Tuesday, March 15, 2011

Chicken one day, feathers the next

Growing up in the sticks of Pennsylvania I had a baby-sitter by the name of Thelma Litzenburger.  She was a fine, robust German woman who not only took care of me while my mother was at work but also her own kids, her house and small farm.  In the morning, she would set us down in front of the TV with our ketchup sandwiches to watch Electric Company and Sesame Street.  Yes, I said ketchup sandwich . . . that would be white bread smeared with ketchup. 

In the afternoon, we would follow her around while she did her chores and tended the farm, which included a vegetable garden and a chicken coop.

Thelma was a very self-sufficient woman.  When there was to be chicken for dinner she didn’t run to the store . . . she stepped into her barnyard.  As a child, I witnessed the execution of many a chicken destined for the cooking pot.  I can’t say that it ever bothered me; it was a way of life.

You may never have to kill a chicken but if you do you want to do it in a manner that causes as little stress and pain for the animal as possible . . . and for yourself as well.

The cleanest way to killing a chicken is to wring the chicken's neck. This not wringing like you would wring the water out of a piece of cloth by twisting and squeezing.  It would certainly do the trick but it would take a lot of effort and would be torture for the poor bird.
I found this method to be very similar to what I observed as a child.
·                 Grasp the two legs of the chicken firmly in the right hand and raise the bird off the ground. Suspended in this way the head will be hanging down.  The chicken will flap around at first but it will eventually calm down.
·                 The chest are of the bird should be facing to the right if you are right handed, facing let if you are left handed.
·                 Run your hand down the chicken’s neck and with the back of your hand facing up towards you place your index and middle finger on either side of the chicken’s neck where it meets the skull.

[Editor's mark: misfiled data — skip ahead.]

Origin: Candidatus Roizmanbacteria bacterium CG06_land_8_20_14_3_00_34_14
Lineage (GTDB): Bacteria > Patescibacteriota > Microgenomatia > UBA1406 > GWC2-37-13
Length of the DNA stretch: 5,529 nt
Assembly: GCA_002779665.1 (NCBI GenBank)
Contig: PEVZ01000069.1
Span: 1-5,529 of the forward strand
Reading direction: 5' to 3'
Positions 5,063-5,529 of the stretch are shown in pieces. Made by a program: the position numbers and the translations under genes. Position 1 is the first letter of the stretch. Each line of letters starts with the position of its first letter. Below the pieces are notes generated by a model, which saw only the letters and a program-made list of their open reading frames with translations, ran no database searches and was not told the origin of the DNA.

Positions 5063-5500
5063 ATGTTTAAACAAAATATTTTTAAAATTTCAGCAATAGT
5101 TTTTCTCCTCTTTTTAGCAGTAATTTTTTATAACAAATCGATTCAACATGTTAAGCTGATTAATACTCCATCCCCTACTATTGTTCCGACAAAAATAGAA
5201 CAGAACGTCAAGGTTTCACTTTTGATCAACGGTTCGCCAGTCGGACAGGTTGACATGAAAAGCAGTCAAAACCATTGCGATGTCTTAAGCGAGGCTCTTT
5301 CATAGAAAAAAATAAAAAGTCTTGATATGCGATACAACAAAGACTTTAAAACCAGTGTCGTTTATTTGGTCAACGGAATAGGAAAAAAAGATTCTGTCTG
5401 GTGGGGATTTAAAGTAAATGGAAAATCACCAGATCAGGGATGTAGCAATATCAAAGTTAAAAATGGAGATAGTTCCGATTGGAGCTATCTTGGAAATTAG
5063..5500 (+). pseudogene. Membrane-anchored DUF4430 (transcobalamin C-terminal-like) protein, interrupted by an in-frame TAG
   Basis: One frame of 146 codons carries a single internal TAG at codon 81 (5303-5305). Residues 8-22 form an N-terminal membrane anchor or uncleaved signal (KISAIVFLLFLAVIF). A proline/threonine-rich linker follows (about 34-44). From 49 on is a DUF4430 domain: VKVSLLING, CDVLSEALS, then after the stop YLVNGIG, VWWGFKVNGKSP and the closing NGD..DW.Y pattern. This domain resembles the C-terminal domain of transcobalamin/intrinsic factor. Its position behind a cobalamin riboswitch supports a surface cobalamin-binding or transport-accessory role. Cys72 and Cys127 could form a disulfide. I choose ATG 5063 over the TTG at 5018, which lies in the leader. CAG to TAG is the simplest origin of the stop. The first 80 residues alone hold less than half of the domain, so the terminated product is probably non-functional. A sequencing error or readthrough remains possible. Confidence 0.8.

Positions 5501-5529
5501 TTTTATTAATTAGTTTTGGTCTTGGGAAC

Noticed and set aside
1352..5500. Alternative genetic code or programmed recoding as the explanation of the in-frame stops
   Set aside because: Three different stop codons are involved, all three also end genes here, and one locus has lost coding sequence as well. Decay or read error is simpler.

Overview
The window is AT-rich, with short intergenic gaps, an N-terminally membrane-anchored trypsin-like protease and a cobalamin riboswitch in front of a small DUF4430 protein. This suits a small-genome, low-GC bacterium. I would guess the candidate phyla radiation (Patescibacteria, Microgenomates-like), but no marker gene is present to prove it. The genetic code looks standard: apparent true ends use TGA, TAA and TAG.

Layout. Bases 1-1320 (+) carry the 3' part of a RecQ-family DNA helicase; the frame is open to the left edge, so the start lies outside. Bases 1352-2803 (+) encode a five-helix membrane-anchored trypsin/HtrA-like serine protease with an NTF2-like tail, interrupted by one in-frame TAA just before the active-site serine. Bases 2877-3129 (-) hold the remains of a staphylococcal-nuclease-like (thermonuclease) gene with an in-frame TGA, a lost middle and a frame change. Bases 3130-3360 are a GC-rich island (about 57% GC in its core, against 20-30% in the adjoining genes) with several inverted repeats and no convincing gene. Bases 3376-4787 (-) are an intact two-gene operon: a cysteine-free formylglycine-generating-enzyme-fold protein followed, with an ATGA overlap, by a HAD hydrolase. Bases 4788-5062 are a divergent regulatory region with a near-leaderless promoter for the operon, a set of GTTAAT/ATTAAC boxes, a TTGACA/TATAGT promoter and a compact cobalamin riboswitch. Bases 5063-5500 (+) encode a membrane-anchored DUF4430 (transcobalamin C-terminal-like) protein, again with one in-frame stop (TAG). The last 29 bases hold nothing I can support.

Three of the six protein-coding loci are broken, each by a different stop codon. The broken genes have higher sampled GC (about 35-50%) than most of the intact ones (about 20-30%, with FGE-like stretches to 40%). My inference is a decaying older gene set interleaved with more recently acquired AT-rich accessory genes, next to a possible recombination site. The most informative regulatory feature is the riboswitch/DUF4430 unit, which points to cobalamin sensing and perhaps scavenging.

·                  At this point the top of the chickens head will be touching the palm of your hand and tilted back with its beak facing towards the inside of your wrist.
Now you are ready. The next step is the important one. This is the kill. You want to do it properly and with conviction. If you mess up now then the animal will suffer.
·                  Raise the bird up with your right hand and gripping tightly pull down with the left hand. You will feel a sort of pop and the head will no longer be connected to the spine. Pull down a bit more but not so much as you are pulling the head off the bird...that is messy.
At this point the chicken will start thrashing about. This is quite normal. The bird’s eyes may even be open and it is blinking and tongue moving. Don't look at that end. Hold the bird still suspended in close to your body. You will feel the neck engorge with blood and within two minutes it will stop moving completely.
At this point you’ll need to pluck and butcher the chicken . . . to be continued. . .

Cher’s Crock Pot Chicken W/ Beans and Cheese...yum!
  • 4 -5 Boneless Chicken Breasts
  • 1 (15 1/2 Ounce) Cans Kidney Beans, Drained
  • 1 (15 Ounce) Cans Corn, Drained
  • 1 (15 Ounce) Cans Cream Corn
  • 1 (15 Ounce) Jars Salsa, Any Kind
  • 8 Oz Cheddar Cheese
  • 4 Oz Cream Cheese
Take 4-5 frozen, yes, frozen, boneless chicken breasts put into crock pot.

Add the beans, corn, creamed corn and salsa.

Keep in crock pot on high for about 8 – 9 hours on low.

Add the cheese (just throw it on top!) and let sit for about 1/2 hour.

All done and enjoy!

Note:  you can use any kind of cheese you like - cream cheese, cheddar, American, Velveeta, etc.

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